EC: I'm not a programmer or an embroiderer, but I have a rudimentary knowledge of both. From my basic level of HTML, reading about code, and talking with programmers, I think there is a link. There is such a thing as 'sloppy code'. This occurs when the programmer leaves odd bits of code lying around on the page which are not active parts of the programme, but can be left over bits of text. There's also long-winded ways of coding something that could have been written in a simple way. Even the way that code is laid out on the page can be elegant or sloppy. Elegant code is clean, neatly laid out, and can include poetic references in its structure or arrangement. I am sure that Amy Alexander could describe this more precisely.

Embroidery can certainly be sloppy: stitches are not properly secured, the fabric tension can be uneven, the wrong needle can create large holes or tugs in the fabric. The back can be a mess of knots or a neat mapping of the pattern on the front. The biggest problem is uneven tension in the actual stitches. Also some kinds of stitch are more appropriate for certain fabrics or designs. However, like code, thread can be used purposely to create poetic scrunches, and a different kind of aesthetic, breaking the design formal rules.

Have you ever encountered what you might call "obfuscated embroidery" -- where expert embroiderers intentionally use a difficult stitch as a means of obfuscating their methods, or perhaps commenting on the process of embroidery?

EC: I'm not sure that actual stitches are used to be obfuscatory on the surface. But certainly the back of the fabric can be treated in a number of ways. One of the embroiderers in the Html Patchwork has sewn an extra fabric swatch to the back of her patch to hide her stitches. Most people have left the stitches exposed. I have deliberately left the back of the patchwork exposed so that people can see how the patchwork has been constructed.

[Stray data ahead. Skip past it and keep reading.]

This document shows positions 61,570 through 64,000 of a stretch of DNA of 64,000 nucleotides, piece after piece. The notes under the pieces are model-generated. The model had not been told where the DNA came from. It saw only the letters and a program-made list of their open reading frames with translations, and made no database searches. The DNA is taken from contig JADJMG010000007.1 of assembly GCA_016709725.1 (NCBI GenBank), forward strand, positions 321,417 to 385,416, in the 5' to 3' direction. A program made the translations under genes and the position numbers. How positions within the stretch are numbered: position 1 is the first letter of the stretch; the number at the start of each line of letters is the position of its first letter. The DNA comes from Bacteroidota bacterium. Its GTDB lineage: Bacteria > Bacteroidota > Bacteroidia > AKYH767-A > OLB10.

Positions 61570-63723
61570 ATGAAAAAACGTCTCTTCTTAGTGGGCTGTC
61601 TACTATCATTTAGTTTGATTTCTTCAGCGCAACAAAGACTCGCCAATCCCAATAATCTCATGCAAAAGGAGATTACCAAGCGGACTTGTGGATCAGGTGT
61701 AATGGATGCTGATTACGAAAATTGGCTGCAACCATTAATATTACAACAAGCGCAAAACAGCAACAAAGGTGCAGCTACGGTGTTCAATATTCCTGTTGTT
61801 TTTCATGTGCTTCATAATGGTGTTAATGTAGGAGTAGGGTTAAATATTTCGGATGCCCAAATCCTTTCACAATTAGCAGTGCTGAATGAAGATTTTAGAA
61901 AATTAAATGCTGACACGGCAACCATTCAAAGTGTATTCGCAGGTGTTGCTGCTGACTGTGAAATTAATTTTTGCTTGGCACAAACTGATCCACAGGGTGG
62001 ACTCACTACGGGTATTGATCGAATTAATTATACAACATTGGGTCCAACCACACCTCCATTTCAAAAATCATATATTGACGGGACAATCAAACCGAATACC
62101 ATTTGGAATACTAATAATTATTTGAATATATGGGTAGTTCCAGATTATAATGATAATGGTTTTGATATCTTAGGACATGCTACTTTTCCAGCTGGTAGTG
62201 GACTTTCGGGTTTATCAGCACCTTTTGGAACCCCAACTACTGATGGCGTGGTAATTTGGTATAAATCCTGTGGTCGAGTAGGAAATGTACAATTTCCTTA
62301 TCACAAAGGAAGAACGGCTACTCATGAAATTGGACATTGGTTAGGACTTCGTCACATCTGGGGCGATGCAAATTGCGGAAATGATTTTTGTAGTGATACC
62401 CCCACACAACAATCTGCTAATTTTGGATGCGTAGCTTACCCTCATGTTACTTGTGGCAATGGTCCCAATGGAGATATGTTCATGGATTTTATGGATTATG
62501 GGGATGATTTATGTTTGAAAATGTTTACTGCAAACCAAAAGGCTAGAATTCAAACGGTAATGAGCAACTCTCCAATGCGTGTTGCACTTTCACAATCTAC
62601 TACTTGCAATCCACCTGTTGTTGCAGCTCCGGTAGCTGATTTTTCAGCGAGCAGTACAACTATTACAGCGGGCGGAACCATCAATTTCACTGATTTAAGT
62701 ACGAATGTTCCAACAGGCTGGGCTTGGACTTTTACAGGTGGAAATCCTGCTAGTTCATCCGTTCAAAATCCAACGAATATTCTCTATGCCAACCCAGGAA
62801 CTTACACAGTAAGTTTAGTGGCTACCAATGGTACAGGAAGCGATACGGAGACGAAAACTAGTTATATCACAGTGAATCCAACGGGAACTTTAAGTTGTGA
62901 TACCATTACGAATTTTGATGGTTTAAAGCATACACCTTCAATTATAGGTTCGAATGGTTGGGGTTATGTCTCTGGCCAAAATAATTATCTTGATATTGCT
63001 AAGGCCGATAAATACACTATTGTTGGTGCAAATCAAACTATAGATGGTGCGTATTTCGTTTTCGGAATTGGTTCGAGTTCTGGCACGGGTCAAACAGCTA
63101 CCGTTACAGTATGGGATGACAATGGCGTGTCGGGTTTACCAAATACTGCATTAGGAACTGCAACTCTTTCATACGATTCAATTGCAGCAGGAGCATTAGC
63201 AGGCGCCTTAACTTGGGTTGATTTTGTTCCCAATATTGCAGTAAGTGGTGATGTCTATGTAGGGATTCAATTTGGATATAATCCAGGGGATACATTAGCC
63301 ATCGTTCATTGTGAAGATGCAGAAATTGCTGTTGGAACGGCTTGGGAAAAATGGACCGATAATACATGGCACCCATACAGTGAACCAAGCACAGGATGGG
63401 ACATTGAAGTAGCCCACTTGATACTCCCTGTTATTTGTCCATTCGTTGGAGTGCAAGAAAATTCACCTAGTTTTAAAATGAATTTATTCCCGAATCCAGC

I recently interviewed Jenny Hart, who identifies as both an artist and a crafter, with her embroidery often being shown in galleries. Do you think embroidery has become more acceptable as art (or gallery art)?

In the late 1990's several painters started to use embroidery in their work. Artists such as Grayson Perry use ceramics pots to communicate their ideas. There are many examples of conceptual use of craft, where the domestic and materiality of the work is part of the context. This is quite different from the more formal approach to craft, placing it within a neutral aesthetic space.

How did you line up fabric colors for your Html Patchwork?

EC: The Html Patchwork is based on the design of a mouse-mat which illustrates 216 websafe colours. It took several months to find the different colours in plain fabric. I worked with patchworkers in different cities to get free fabric swatches from shops and theatre costume departments in Sheffield and Banff, Canada.

You also mention the gendering of both code and embroidery. Could you elaborate?